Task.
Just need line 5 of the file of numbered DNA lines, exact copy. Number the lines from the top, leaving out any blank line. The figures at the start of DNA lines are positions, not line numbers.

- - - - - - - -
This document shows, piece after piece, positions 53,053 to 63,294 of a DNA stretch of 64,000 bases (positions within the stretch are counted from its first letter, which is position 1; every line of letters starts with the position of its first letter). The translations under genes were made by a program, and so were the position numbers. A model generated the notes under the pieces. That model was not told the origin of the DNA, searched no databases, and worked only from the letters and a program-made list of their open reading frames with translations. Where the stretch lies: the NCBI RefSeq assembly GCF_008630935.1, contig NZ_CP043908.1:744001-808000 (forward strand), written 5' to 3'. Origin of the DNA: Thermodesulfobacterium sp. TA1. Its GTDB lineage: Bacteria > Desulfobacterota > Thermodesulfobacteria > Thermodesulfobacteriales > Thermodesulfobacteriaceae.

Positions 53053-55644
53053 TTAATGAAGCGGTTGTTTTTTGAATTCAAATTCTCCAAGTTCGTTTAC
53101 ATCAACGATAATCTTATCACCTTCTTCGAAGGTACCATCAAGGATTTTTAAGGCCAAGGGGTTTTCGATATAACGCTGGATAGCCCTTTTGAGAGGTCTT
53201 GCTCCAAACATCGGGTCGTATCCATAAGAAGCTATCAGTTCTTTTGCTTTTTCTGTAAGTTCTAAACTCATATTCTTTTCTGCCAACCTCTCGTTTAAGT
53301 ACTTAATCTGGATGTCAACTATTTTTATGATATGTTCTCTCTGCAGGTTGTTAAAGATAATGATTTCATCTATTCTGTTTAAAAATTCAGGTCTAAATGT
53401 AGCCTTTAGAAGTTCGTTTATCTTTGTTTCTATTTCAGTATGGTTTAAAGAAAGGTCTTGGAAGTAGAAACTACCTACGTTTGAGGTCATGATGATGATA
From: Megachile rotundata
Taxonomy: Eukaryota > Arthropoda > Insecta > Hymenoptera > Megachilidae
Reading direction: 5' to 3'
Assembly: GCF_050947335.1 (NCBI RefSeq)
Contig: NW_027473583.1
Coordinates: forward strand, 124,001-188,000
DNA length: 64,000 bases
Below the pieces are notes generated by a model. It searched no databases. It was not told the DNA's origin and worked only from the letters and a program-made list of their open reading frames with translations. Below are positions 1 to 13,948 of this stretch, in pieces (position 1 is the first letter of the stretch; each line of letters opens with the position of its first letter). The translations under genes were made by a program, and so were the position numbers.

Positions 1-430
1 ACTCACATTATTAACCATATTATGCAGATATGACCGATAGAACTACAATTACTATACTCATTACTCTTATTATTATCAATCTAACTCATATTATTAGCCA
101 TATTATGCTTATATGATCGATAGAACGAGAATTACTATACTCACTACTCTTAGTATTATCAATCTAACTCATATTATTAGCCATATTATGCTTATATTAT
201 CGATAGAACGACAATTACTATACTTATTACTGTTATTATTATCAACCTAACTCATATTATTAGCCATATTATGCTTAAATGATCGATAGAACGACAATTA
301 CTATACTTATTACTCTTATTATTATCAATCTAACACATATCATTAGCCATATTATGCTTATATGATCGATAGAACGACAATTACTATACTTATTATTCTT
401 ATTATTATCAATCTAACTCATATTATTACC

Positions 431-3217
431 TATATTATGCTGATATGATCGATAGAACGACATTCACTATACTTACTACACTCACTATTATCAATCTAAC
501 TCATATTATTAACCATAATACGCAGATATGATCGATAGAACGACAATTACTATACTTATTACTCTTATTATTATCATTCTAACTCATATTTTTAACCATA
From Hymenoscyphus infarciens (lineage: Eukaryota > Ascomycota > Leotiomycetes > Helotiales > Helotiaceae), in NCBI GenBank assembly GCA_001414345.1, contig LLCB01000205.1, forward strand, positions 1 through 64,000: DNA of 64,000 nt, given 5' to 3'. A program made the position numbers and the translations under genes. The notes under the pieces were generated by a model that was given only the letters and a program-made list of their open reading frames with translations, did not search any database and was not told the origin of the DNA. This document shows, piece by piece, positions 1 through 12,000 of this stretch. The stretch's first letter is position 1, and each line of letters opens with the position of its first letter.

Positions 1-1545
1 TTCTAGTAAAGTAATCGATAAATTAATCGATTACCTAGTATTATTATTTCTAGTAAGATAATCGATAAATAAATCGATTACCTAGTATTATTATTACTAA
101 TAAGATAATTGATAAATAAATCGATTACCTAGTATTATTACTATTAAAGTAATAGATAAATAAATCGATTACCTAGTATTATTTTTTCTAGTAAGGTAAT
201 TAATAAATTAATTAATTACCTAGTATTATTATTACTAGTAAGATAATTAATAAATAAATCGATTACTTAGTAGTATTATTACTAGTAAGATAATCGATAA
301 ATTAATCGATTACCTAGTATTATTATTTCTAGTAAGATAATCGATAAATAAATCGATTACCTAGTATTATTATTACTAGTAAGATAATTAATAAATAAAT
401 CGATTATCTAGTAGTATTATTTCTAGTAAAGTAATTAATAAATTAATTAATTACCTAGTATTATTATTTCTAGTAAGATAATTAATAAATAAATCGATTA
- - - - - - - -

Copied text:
53201 GCTCCAAACATCGGGTCGTATCCATAAGAAGCTATCAGTTCTTTTGCTTTTTCTGTAAGTTCTAAACTCATATTCTTTTCTGCCAACCTCTCGTTTAAGT